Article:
Literature Study GuidesOn The RoadPart 2 Chapters 4 5 Summary

On the Road | Study Guide

Jack Kerouac

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On the Road | Part 2, Chapters 4–5 | Summary



Chapter 4

It's New Year's Eve in New York and Sal, Dean, and Ed Dunkel attend a huge party before heading to New Orleans. As they plan for the party, Sal has a nagging feeling that he's forgotten something or left something behind, but he can't pinpoint it. He thinks of the Shrouded Traveler, a figure that occasionally appears in his dreams. The party quickly gets out of hand, with Lucille saying she dislikes Sal's behavior around his old friends and Marylou flirting with Sal in the hope of making Dean jealous. The party descends into a romp of drinking, drugs, and wild behavior, with Sal musing, "Everything happened."

Chapter 5

The New York friends spend a few "funny" days together in Carlo's apartment before setting out. Carlo continues to question their motives, and they all continue to discuss their strange dreams, which almost always suggest death. Ed, in particular, has a reoccurring dream (and sometimes daydream) in which he is a ghost.

At a bar one afternoon, Dean sheepishly asks Sal if he will sleep with Marylou. Dean claims that he wanted to see "what Marylou was like with another man." Because they are friends, Sal agrees. For her part, Marylou says she's pleased and eager to start right away. In the hotel room, however, Sal can't go through with it, much to Dean's disappointment. Sal claims that when it comes to Dean and love, "I didn't want to interfere, I just wanted to follow."


The Shrouded Traveler is described as a "strange Arabic figure" that haunts Sal's dreams. It appears a few times in the novel, always before or during Sal's journeys cross-country. He believes the figure represents death chasing him, ready to steal his "bliss." To Sal the death is physical, but thematically, it could be argued the death is also social. Sal, Dean, and his friends rebel against the social expectations that men their age should settle into a job, marry, buy a house, and have children. Rebelling against these expectations is one of the leading elements of the "Beat movement" counterculture. Another key aspect of the "Beat" movement is the use of drugs and alcohol to elevate one's reality. The reader sees this clearly through Ed Dunkel, who regularly hallucinates. Ed's selfish desire to inhabit a heightened reality has impacted his ability to maintain meaningful relationships, particularly with his wife, Galatea. Ed's marital struggles parallel Dean's romantic struggles as both men fail to commit to their wives, suggesting a sad side effect of the "Beat" movement.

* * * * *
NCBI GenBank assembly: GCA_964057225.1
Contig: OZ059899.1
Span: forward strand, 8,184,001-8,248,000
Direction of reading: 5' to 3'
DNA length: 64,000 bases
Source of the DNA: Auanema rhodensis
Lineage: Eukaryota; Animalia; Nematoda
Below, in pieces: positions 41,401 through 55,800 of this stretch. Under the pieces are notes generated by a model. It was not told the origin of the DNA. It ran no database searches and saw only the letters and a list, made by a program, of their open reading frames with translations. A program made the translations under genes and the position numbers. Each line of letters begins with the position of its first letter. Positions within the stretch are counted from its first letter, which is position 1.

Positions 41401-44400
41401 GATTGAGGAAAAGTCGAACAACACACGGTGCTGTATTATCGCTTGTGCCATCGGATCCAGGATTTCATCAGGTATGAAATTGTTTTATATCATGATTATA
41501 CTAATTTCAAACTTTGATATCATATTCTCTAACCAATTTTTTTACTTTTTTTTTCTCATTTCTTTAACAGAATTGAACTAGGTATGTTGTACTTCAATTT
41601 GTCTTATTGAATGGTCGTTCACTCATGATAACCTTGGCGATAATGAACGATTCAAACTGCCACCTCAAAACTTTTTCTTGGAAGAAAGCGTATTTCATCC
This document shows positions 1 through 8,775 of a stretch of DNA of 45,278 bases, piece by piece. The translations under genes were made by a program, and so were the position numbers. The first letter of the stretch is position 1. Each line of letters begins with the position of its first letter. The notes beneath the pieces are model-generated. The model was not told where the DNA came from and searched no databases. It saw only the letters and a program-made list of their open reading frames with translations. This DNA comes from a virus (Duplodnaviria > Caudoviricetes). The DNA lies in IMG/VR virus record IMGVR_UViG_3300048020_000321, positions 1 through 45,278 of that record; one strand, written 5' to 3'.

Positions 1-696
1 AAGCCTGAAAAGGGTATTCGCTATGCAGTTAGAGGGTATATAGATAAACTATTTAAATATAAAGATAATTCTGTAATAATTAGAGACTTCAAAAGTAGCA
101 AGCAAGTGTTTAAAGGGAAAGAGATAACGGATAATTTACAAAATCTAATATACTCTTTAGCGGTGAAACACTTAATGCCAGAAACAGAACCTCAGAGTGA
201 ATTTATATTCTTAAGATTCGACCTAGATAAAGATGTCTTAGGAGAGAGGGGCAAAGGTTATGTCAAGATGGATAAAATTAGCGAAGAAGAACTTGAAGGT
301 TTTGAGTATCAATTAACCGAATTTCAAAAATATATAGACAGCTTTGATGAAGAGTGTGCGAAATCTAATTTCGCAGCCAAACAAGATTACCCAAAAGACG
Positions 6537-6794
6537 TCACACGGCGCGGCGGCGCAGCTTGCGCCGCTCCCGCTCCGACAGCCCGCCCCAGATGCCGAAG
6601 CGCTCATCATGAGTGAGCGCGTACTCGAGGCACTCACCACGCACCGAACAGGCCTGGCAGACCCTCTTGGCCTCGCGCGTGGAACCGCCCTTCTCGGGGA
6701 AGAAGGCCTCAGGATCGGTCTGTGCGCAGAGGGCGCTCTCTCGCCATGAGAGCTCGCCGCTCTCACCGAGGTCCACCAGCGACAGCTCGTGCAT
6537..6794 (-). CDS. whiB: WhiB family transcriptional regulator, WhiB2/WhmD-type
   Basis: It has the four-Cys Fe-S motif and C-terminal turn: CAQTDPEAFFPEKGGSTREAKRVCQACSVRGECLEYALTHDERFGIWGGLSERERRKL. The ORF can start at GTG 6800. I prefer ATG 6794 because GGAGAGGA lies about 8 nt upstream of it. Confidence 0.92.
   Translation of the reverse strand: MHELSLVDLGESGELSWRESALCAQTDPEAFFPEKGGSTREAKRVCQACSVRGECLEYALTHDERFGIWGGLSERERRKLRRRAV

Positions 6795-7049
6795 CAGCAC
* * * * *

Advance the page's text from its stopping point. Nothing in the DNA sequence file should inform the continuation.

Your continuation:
While listening to the jazz music during the New Year's Eve party, Dean likens the musicians to God. Jazz creates a religious atmosphere for Dean, filling him with reverence. Jazz, which celebrates ad-libbing, momentary inspiration, and thinking "outside the box," is the perfect music to score Dean's life. Dean is as dedicated to the experimental style as he is to his equally random life on the road. As with jazz, Dean's life choices draw in inspired audiences, like Sal and Marylou, but can alienate those who don't understand it.

After the party, Sal and Dean begin to realize that their lifestyle has consequences. Carlo is annoyed by the mess in his home and draws further away from his friends. Dean and Marylou get into a terrible fight that leaves Marylou "black and blue." Although Dean seems to have lost self-control in beating Marylou, Sal remains composed enough to resist complicating his friendship with Dean by sleeping with Marylou.

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